The Secretary General of Rwanda Extractive Industry Workers Union (REWU), Mutsindashyaka André has reminded all persons working in mining sector to always abide by the law which governs the extractive and mining Industry in Rwanda.
The reminder was made last week on BTN TV where officials in mining sector were discussing the status of Mining sector during the time of COVID 19 which has heavily affected the mining sector as explained by officials.
Mr. Mutsindashyaka who was representing the Union members said that miners should follow all guidelines that were put in place in order to develop the Industry and make it a profitable sector for both workers and investors.
He said that in past years many workers had not contracts with their bosses until recently when companies are starting to sign contracts with employees before starting the job.
“Based on the nature of this job, every worker in mining sector should have a contract that can cover him/her during the time of unpredicted problems.” Mutsindashyaka said.
He added that each miner should have for instance Health Insurance Coverage and companies also have responsibility to pay Social security fees for all employees.
In addition, he calls upon all workers in Mining sector to join REWU membership Syndicate to ease the governance in the mining industry as well as to make their collective voice heard on matters that can hinder their wellbeing as workers in the Industry.
According to Mutsindashyaka, the directives does not focus on workers only, they also target employers.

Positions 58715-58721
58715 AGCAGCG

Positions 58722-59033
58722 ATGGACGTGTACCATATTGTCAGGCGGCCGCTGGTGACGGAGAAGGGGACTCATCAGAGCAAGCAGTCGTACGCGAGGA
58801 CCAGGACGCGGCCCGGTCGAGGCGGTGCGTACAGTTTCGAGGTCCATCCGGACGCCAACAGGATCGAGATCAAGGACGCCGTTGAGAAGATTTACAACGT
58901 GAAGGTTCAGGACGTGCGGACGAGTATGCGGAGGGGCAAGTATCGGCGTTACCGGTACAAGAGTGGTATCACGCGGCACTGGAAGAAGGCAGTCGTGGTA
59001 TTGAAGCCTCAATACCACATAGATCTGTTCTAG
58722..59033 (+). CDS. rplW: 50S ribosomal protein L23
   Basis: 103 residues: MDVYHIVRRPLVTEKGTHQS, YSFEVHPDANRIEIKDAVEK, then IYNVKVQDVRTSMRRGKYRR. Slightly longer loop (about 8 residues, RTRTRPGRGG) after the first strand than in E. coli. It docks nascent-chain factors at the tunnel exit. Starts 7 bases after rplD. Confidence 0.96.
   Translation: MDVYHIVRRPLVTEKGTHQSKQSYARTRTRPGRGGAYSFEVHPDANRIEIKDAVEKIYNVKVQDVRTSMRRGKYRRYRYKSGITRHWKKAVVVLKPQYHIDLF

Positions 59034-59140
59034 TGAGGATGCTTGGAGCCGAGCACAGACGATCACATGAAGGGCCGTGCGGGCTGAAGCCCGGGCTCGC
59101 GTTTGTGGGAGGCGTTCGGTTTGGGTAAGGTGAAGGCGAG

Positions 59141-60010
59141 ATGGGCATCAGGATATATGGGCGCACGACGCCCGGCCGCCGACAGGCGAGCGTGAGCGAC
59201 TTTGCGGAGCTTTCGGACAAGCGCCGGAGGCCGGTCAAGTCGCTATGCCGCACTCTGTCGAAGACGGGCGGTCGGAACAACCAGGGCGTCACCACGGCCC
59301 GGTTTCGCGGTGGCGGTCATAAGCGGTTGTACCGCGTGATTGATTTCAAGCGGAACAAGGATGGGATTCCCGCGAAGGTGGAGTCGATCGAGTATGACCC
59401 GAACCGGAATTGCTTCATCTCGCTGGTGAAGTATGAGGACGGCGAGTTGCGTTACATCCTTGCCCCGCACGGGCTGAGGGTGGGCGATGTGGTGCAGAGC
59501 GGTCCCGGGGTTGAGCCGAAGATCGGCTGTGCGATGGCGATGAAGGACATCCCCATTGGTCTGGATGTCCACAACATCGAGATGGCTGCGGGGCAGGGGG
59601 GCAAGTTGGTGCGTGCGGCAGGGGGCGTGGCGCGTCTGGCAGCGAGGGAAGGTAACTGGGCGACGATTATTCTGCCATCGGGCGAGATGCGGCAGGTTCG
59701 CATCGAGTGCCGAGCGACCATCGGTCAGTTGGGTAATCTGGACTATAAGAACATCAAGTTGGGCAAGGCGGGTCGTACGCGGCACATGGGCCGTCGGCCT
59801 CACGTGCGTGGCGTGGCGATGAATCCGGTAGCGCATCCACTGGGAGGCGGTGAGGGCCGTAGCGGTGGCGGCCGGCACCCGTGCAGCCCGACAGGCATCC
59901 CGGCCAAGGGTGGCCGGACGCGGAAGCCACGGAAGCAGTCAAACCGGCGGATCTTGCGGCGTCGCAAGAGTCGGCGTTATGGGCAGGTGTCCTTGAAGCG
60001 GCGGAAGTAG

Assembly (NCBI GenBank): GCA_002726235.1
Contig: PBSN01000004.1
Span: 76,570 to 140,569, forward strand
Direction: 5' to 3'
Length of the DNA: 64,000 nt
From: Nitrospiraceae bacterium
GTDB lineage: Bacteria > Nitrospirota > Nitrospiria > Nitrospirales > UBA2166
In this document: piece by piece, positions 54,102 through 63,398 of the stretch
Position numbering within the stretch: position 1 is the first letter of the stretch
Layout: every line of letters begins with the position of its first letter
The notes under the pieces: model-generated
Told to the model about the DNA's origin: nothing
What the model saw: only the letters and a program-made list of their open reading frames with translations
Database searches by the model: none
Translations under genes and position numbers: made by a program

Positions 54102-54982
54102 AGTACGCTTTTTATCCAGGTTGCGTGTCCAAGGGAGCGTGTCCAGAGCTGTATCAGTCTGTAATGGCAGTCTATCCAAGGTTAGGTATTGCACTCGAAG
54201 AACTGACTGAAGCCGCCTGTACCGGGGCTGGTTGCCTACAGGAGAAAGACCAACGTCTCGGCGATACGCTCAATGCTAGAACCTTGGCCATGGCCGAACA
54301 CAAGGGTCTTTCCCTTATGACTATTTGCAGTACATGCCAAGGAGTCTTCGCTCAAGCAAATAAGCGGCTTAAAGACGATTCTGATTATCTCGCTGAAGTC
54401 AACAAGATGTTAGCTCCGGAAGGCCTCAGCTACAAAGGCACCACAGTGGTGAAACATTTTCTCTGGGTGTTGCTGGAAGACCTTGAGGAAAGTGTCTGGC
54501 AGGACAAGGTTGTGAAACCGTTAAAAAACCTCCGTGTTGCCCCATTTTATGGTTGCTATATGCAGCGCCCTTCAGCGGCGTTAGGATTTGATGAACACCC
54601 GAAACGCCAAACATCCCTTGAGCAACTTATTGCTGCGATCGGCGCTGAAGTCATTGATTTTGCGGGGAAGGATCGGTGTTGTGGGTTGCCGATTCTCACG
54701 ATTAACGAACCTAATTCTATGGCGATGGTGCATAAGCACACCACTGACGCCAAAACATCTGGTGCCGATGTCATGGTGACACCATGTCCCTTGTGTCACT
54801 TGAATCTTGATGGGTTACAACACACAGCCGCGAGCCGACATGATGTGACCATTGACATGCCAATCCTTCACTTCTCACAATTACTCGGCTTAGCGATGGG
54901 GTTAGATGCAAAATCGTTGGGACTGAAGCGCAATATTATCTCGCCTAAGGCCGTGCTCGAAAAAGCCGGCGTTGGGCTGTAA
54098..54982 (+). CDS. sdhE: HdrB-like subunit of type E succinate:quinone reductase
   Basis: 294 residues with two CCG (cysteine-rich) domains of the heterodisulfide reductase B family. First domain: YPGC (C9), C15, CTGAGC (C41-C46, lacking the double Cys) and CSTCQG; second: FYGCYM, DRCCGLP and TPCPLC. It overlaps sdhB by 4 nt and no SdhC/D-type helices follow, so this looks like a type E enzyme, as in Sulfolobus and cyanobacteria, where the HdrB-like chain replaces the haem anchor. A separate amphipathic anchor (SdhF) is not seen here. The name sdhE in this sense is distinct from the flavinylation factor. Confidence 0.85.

“For instance, an employer has a responsibility of preventing Child labour or child exploitation in this sector.” He said.
“Employer should not allow an underage person to do mining. This is a violation of child’s right and it is punishable by the law.” Mutsindashyaka explains.
New Rwanda mine directives
This year the Rwanda Mines, Petroleum and Gas Board (RMB) unveiled new strategies in June to help the mining sector to recover from the coronavirus pandemic, Mining Review Africa reported.
Rwanda now targets becoming a regional mineral hub, focusing on downstream processing and trading.
According to spglobal.com news article, during the recent Webinar, speaker Marcus Courage, CEO of London-based Africa Practice, an Africa-focused strategic advisory firm, noted that progress on regional integration has moved faster in East Africa than in the rest of the continent.
Rwanda established its first-ever gold refinery last year, with capacity to process gold from around the continent, boosting African efforts to add value to minerals before export. There is a Rwandan-owned tin smelter in Kigali, East Africa’s sole tin smelter, recently certified as conflict-free, and there are plans to establish a tantalum smelter.
RMB’s strategies also involve reorganizing small-scale mining operators into licensed collective companies to be supported with international investment.
Mining equipment and explosives are now to be made locally; mining and mineral exploration defined as a priority in the investment code, and a Mineral Exploration Support Fund set up.
“The aim is to attract international mineral exploration companies, and de-risk exploration investments, key to achieve industrial scale mining operations,” Mining Review Africa said.
Menell said Tinco is looking at establishing tin smelting operations in Rwanda to make ingots, but that tungsten is more difficult to beneficiate locally as it is more energy intensive.
Rwanda also has “interesting lithium hard-rock potential,” he said. “It is a low-value commodity in its raw form and would be interesting to look at processing locally.”